St Swithun biography
Very little is known for certain about the life of Winchester Cathedral's first patron saint. Some biographies of Swithun state that he was once Prior of Winchester, but there is no evidence to support this belief. We do know that he was one of the chief advisors of Egbert, King of the West Saxons, and may have been responsible for the education of Egbert's son, Ethelwulf. Egbert's influence procured for Swithun the post of Bishop of Winchester, which he took up in 852.
When Swithun's health failed in 862, and he lay near death, he is said to have asked that his body be buried outside his cathedral, rather than within it, as was customary. He wanted passers-by to walk upon his grave, and raindrops from the eaves of the cathedral fall upon his resting place. Although his wishes were granted, his grave did not long lie undisturbed. In 931 Bishop Ethelwulf had Swithun disinterred and reburied within the walls of the new church.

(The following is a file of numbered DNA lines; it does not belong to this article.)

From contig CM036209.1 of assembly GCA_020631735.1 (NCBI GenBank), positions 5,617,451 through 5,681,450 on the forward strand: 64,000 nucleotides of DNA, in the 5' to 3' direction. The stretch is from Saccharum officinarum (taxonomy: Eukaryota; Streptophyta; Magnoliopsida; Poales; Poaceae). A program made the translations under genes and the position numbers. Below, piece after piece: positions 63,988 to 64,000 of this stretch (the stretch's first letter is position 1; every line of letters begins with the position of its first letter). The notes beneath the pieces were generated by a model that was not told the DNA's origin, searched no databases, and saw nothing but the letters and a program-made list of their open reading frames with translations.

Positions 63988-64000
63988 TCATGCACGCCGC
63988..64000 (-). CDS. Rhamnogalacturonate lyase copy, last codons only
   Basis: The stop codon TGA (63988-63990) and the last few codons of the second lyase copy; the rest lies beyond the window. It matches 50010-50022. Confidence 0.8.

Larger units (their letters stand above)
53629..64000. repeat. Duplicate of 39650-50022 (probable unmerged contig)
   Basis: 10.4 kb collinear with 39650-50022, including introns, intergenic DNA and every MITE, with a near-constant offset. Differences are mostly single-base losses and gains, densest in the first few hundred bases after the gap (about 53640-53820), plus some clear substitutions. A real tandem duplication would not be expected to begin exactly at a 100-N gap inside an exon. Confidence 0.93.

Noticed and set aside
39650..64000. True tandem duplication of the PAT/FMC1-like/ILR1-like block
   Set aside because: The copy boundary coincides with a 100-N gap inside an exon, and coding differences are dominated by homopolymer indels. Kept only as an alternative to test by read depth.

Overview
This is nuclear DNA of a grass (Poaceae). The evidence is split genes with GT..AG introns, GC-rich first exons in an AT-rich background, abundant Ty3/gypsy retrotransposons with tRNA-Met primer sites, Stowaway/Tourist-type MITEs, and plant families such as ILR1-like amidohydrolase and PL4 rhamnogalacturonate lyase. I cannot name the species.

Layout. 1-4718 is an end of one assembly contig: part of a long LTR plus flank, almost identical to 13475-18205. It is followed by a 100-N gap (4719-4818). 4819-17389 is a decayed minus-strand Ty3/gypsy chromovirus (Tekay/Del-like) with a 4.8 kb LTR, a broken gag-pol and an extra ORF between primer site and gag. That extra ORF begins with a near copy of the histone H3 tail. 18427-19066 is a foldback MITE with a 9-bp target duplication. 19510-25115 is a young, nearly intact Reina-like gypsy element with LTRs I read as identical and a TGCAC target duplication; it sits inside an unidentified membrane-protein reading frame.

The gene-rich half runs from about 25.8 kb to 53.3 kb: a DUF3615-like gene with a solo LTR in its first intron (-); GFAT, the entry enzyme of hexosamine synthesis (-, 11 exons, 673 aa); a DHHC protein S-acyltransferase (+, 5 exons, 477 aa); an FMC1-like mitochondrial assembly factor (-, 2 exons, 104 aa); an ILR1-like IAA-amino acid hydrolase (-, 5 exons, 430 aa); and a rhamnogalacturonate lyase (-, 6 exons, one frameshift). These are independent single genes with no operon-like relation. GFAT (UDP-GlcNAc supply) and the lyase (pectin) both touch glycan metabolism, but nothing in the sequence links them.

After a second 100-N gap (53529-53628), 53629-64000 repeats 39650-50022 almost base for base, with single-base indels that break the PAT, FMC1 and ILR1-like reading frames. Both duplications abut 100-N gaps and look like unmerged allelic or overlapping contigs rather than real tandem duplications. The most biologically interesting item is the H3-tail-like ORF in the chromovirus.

Shortly after, miracles were reported at Swithun's tomb, which became a popular attraction for pilgrims. So clamorous were the voices reporting these miracles that Swithun was canonised, which further added to the allure of his shrine.
Yet, still his bones could not rest, for in 1093 his remains were once more dug up and reburied with great ceremony within the new cathedral built by Bishop Walkelin. There they remained until the Dissolution of the Monasteries in 1538 when the shrine was destroyed by Henry VIII's men. Once more the saint's bones were dug up, this time to scattered and lost for good.
A popular superstition, expressed in this rhyme, attaches to Swithun's name:
St. Swithin's day if thou dost rain
For forty days it will remain
St. Swithin's day if thou be fair
For forty days 'twill rain nae mair.
The Feast Day of St Swithun is observed on July 15.